The most iconic of the matte paintings is probably the one depicting the Black Sphinx of the Morlocks.
Time-lapse photography is used to show the passage of time from the traveler’s point of view, and the changing clothes on a shop-window mannequin provide a nice visual gag. There is also a scene in which a branch flowers and then bears fruits in a few seconds – and in this case the time-lapse effect was simulated, and the scene is actually a painting photographed during its development.
But the true beauty (apart from Yvette Mimieux) is, of course, the Time Machine itself – the design based on a sled, with the brass fittings and the big rotating disk and the cut-crystal driving lever. Together with the Nautilus from 20.000 Leagues Under the Sea, the George Pal Time Machine, all brass and red velvet, with its Art Noveau decor is one of the original inspirations for today’s steampunk aesthetics.
There are 365 rivets in the rotating disk, that was supposed to turn clockwise when the machine advanced through time, and counterclockwise when traveling backwards. The mechanism malfunctioned and the double sense of rotation was never used.
Famously, the Time Machine carries a plaque that reads “Built by H. George Wells.”
In the end, George defeats the Morlocks (in a brawl that looks like the blueprint for all the future Captain Kirk fist-fights in Star Trek) and brings a certain resurgence of human dignity in the Eloi – which is more than the original Time Traveler did in the Wells story. Also, George gets the girl, which is much more than what his anonymous counterpart got from Wells.
But before the happy ending – hinted at and not shown – George still finds the time to get back to London and tell about his adventure to his four friends (Alan Young, Sebastian Cabot, Tom Hellmore and Whit Bissell), three of whom act as jerks and do not believe him, not even when he shows them an “impossible flower” he brought back from the future.
Understandably let down by his friends, George goes back to the future (aha!), and to rebuild the human civilization, he brings along three books. The film closes with his only loyal friend asking George’s housekeeper what three books she’d carry into the future. The question remains unanswered, and is still today a great, if somewhat geeky, conversation topic.
In 1961, The Time Machine won an Oscar for the special effects, and was nominated for a Hugo Award (but the award went to The Twilight Zone. Interestingly enough – or maybe not – another movie was nominated for the 1961 Hugo: The Village of the Damned, that features all-blond, emotionless children (like the Eloi) with glowing eyes (like the Morlocks).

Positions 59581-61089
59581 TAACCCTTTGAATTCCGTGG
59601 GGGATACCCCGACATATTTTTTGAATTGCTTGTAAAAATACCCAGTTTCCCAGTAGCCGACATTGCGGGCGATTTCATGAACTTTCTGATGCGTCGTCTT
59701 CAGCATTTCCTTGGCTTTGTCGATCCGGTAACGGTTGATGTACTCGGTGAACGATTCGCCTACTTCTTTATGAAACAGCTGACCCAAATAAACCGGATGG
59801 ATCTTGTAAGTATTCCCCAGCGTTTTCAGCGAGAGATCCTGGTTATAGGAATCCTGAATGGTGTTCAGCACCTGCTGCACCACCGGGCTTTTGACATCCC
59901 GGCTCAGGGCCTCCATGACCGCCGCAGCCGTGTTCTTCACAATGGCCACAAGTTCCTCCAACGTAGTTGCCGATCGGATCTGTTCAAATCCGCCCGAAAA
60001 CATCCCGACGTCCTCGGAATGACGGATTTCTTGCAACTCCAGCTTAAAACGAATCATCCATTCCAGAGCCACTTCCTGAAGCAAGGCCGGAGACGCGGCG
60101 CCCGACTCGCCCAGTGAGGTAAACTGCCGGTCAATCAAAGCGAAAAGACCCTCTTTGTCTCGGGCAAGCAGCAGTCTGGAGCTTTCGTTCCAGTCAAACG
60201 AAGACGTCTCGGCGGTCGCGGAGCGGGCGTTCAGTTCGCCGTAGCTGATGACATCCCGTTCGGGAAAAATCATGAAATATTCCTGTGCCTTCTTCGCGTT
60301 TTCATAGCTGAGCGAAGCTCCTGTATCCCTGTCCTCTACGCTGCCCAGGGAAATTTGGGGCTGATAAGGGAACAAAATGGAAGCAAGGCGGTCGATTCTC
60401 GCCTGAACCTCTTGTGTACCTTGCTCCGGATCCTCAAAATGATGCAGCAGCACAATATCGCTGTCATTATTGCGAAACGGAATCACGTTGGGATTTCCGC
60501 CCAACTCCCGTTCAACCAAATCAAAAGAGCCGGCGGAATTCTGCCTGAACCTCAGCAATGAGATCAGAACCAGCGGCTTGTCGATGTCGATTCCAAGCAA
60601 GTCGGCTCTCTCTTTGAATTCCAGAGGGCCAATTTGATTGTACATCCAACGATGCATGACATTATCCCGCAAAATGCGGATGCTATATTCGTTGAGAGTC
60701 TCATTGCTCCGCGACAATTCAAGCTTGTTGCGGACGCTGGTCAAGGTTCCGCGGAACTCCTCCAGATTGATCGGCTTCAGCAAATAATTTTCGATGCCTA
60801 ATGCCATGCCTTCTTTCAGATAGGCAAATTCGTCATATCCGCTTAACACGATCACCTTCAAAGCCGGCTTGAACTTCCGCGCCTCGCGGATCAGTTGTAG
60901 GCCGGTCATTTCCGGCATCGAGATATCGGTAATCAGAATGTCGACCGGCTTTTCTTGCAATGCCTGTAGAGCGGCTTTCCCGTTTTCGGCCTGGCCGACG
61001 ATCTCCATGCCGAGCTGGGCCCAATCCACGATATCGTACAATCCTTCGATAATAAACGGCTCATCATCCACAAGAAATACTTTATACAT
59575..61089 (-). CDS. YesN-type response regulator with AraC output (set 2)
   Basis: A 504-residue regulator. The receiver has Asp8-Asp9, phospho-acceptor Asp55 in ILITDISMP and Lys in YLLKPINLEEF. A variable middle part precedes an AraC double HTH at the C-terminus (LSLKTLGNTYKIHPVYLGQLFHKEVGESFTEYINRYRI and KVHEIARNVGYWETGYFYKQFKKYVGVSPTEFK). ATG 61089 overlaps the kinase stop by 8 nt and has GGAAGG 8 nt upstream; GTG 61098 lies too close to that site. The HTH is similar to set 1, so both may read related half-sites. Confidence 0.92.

Today it is a common sport to hunt for continuity errors and other nits to be picked with the movie, but the fact remains that The Time Machine is an intelligent, fun and yet thought-provoking movie for viewers of all ages. I first saw it when I was maybe eight years old, I always watch it when I chance upon it, and I re-watched it before I wrote this post. It has aged wonderfully, it is visually stunning, filled with nice touches and memorable scenes (such as George’s first appearance, his first experiment with the miniature Machine, and the haunting scene with the Talking Rings) and basically quite good. Nitpickers be damned, check it out – you might be surprised.
- In a paroxysm of vanity, I could point out that the first seeds of a species divergence and split in Eloi and Morlocks are part of the background in my own Hope & Glory, that is a world based, also, on Victorian scientific romances. ↩
where did Charles Mason spring from?
From some unholy cross between James Mason and Charles Manson?
Or is it because I am writing a story featuring a character called Charles and modeled on David Niven, so that’s the first name that comes to my mind when Niven is mentioned, and poor James Mason was an innocent victim of my confused mind?
This is a mystery we will never solve, I guess. ↩